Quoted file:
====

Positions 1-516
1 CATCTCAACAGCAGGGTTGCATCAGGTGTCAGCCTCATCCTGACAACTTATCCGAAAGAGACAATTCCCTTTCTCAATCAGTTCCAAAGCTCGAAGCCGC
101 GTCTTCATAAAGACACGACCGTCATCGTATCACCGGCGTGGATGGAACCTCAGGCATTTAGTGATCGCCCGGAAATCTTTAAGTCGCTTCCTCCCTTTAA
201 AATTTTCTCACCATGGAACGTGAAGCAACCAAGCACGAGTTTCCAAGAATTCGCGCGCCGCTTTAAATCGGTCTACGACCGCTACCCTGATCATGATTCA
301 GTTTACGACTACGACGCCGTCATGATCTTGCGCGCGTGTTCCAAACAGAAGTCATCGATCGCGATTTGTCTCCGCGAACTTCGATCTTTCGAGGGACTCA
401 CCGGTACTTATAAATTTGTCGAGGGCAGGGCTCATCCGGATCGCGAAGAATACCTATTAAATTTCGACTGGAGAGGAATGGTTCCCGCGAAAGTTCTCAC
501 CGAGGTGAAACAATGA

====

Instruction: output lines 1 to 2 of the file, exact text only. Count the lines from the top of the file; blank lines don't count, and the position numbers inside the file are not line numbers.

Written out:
Positions 1-516
1 CATCTCAACAGCAGGGTTGCATCAGGTGTCAGCCTCATCCTGACAACTTATCCGAAAGAGACAATTCCCTTTCTCAATCAGTTCCAAAGCTCGAAGCCGC